Security in a Time of Hatred

In the wake of the Palestinian suicide bombers and the mass murder and collective suicide that took place last September 11th the world is still trying to redefine what it means by security. We know about mass suicides of religious sects and about individual suicides in military operations. Never before, however, were the two combined on so devastating a scale. Never before have we witnessed a military operation whose participants accept their own death not as a mere possibility, but as an inevitable and, indeed, desired outcome.

Suicidal mass murder results from organized hatred-the unconditional craving to harm an enemy not for what it has (as with envy) or for what it does (as with anger), but for what it is. What a person or group has or does can be changed by redistribution or sanctions, but what it is can only be eliminated.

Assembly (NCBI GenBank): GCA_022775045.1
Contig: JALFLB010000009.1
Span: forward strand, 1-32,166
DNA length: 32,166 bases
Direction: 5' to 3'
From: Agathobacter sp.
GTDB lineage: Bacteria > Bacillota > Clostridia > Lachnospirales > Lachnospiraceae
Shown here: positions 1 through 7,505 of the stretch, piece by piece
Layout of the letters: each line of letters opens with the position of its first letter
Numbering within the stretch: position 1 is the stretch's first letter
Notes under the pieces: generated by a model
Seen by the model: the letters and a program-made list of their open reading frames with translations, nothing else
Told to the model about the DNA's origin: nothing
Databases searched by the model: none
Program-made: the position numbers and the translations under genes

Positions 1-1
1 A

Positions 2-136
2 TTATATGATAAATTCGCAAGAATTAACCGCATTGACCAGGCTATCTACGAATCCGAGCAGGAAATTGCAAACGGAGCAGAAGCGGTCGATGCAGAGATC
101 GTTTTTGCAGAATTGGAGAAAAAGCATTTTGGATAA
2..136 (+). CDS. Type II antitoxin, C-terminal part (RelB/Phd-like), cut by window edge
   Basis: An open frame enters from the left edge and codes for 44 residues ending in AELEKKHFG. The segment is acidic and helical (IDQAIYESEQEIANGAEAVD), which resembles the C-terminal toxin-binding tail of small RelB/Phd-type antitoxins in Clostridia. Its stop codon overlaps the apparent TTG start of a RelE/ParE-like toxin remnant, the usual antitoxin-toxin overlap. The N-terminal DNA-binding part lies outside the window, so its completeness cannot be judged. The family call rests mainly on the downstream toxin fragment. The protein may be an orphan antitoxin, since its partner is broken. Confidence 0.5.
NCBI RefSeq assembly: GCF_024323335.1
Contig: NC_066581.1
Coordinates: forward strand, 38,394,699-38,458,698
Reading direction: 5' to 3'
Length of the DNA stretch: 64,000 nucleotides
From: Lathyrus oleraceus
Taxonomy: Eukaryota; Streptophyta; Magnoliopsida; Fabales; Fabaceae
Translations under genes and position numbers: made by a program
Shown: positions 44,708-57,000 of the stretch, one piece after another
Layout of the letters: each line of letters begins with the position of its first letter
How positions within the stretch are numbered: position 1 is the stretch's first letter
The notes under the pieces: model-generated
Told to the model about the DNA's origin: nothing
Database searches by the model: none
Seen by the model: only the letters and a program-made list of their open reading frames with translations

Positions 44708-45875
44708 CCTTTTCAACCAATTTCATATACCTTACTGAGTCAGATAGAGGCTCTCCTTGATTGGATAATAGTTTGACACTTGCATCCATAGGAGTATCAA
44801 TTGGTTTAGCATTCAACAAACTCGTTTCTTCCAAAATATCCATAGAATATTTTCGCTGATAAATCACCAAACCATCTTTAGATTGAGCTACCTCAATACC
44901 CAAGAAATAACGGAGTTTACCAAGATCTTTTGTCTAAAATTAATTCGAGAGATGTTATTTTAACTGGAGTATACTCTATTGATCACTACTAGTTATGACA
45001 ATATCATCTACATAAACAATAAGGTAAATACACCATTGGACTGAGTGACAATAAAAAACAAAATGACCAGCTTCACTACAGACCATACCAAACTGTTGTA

As an expressive act of religious mania, organized hatred is rooted in a collective revelation of divine order and the duties arising from it, along with the promise of eternal reward for those who are unconditionally committed to fulfilling God's plan. Envy, anger, and sadness hurt. But hatred may be accompanied by the self-pleasures of an heroic mission.

There have been countless attempts to pin the hatred of the September 11th attackers on something else: surely, America's global economic power and political hegemony at least nurtured the conditions in which such hatred could develop. Hasn't the US administration implied as much, speaking of its "vision of a Palestinian state" and sometimes criticizing Israeli policy with hitherto unseen severity?